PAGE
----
Indian Parallel cinema’s torch-bearer, dusky-skinned beauty, epitome of versatility and most importantly an amazing human being are the titles Smita Patil has and still proudly carries with utmost grace and elegance. Smita was dark-skinned, had a deep yet enigmatic voice and refused to wear make-up, all of which didn’t pass the commercial-actress checklist. Yet, she was approached for many mainstream films solely because of her talent (i.e.) she literally had offers pour at her doorstep just after 2 years of her debut while already carrying a national award, talk about talent!

Formerly a Marathi newsreader at Doordarshan, Shyam Benegal introduced this gem in the movie ‘Charandas Chor’ and backed his decision by saying “Her focus towards the camera is what attracted me. Even though it was news that she read, it felt like she was talking to me”.  When parallel cinema needed a fresh face, Smita came right away to swoon millions of fans with her virtuosity. Her presence was greatly registered when she starred in Benegal’s film, also India’s first crowd-funded movie (Rs.2 was donated by 5,00,000 Gujarati farmers) ‘Manthan’.   

(Smita in her first national award-winning film Bhumika as the legendary Marathi actress)

The breakthrough actually happened in 1977 when she depicted the character of legendary ‘Hansa Wadkar’ in the movie ‘Bhumika’, which bagged her her first national award at the young age of 22 after which there was no turning back. She stuck to parallel cinema for a long time and did movies like ‘Umbartha (in Marathi and ‘Subah’ in Hindi’), ‘Chakra’, ‘Sadgati’ and ‘Arth’. She won her second national award for the movie Chakra at the age of 26. 

She decided to step into commercial cinema when her phenomenal performance in Arth’as ‘Kavita Sanyal’ a highly insecure and mentally unstable woman, was underrated so much that her co-star and arch-rival at the time Shabana Azmi bagged all the praises and accolades. This broke her deeply. She debuted in commercial cinema with the movie ‘Shakthi’ opposite Amitabh, but her most praised mainstream movie was ‘Namak Halal’. Smita never held herself from voicing her discomfort towards commercial cinema, she also once sadly said that after ‘Namak Halal’ with Bachchan everybody only spoke about it even though she had done better films. Smita was also a good photographer even before she entered films and often grabbed chances to be behind the camera during shootings.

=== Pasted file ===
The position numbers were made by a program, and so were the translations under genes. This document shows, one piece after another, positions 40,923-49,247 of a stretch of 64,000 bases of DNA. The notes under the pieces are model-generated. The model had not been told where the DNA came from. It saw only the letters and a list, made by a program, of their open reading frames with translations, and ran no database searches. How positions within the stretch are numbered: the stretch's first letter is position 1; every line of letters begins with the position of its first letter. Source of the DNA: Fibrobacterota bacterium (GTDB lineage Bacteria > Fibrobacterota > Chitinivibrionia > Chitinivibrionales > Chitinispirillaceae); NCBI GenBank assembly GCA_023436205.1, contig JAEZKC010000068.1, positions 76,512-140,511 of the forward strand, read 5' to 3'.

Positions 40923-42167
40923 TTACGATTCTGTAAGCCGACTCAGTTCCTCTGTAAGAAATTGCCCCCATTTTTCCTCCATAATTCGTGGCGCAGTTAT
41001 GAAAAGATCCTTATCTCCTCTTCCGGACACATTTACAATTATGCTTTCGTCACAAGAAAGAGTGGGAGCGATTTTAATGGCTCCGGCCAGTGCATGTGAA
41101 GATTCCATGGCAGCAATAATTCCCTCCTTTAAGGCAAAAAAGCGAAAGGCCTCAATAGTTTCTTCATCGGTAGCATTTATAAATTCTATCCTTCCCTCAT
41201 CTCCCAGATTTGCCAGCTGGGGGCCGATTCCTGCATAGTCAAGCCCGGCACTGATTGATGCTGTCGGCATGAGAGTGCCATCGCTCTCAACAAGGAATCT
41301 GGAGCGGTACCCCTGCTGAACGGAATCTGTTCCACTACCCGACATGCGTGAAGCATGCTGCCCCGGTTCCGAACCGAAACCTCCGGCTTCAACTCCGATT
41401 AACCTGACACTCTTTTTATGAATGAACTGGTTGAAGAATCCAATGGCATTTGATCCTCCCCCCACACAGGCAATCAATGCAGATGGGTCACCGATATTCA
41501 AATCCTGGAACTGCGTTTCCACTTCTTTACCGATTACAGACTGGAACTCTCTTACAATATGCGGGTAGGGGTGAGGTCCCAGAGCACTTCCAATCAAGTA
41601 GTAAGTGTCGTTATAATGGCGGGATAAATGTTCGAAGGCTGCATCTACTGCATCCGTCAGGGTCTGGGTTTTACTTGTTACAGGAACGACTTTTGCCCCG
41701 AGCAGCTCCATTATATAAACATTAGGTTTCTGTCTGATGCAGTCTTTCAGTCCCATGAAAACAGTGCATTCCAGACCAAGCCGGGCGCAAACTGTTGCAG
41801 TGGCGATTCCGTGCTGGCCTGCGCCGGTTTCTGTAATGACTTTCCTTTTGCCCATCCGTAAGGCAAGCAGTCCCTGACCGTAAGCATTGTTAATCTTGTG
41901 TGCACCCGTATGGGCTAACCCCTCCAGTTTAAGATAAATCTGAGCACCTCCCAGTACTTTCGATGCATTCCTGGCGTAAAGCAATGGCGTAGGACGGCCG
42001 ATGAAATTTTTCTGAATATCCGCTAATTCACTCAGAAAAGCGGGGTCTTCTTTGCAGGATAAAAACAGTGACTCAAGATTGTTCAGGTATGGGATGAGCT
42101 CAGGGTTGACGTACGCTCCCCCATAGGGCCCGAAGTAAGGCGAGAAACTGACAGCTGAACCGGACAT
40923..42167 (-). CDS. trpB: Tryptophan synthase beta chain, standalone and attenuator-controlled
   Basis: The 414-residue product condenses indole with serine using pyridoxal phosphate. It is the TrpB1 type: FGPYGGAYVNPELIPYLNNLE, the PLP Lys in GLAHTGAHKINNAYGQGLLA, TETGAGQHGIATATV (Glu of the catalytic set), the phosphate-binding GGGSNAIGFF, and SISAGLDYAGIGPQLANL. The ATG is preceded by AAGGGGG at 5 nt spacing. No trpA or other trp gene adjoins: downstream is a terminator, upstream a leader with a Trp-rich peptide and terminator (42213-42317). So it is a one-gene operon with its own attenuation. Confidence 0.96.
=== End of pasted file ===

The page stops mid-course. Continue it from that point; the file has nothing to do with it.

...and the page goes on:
(Smita while photographing and experiencing a scene through the lens)

Smita chose feminism and empowerment in most of her roles as well as her personal life. She was a part of Bombay’s Women’s Centre and would often express her concerns about her encounters with various life stories of the women there with her co-stars. She wasn’t just a mere actress who did movies for fun, she did them for passion, so much that her contribution towards Indian cinema was and is looked upon by thousands till date. Unlike many, she didn’t stop doing art films once she became famous on the other side, her movies ‘Bazaar’ and ‘Mandi’ received high praises and the latter even bagged her a film-fare award. Her career spanned about 12 years during which she gave about 85 movies, she embodied every role like her own and said no to no challenges. She played as an older woman in films like ‘Amrit’ breaking the cliché that actresses lose lead roles if they start playing older roles. She devastatingly died at the young age of 31, just two weeks after her son’s birth, leaving the whole nation in shock.

A year before her death she was honored with the Padma Shri award, and became the youngest to receive this accolade. More than 10 films were released after her demise, ‘Mirch Masala’ being the most epochal among them. She played the feisty Sonbai who revolts against her powerful oppressor and the scene where all the women lead by Sonbai throw mirch masala at the Subedar has been regarded as the most iconic scene depicting feminist ideals and empowerment in the history of Indian cinema.  

Her untimely demise didn’t let people forget her, instead it urged everybody to witness her progressive roles and understand what actual cinema and raw talent looks like. She paved the way for women who did not fit the beauty standards of cinema by breaking all gender and beauty stereotypes. She owned every role she played that none other than herself could’ve replaced, which is something you cannot say of many actors. She spread the magic of her ‘Smita-ness’, a result of finely melded inborn art and the craft she learnt. In honor of her exceptional contribution and work a stamp of Smita was released on 2013 celebrating 100 years of cinema.

(Smita honored with a stamp of her own to celebrate her work and 100 years of Indian cinema)

She gracefully eclipsed every other artist with her remarkable performances and abundant source of talent, so much that every time when New-Wave cinema in India is mentioned, Smita Patil’s name would be written in golden words. Smita set her scale so high that every actor who aspires to reach it aims for the stars. She is celebrated to be one of the finest actors to have graced our screens and I hereby dedicate this blog as a tribute to an intelligent, strong and talented woman who effortlessly broke every existing cliché and fought her own way into a completely male-dominated field, exclusively with her talent and hard work, The late legend Padmashree Smita Patil. As far as cinema exists, Smita and her legacy will always be remembered with maximum admiration and love.

Written By,

Shivali Muthukumar 18BCS068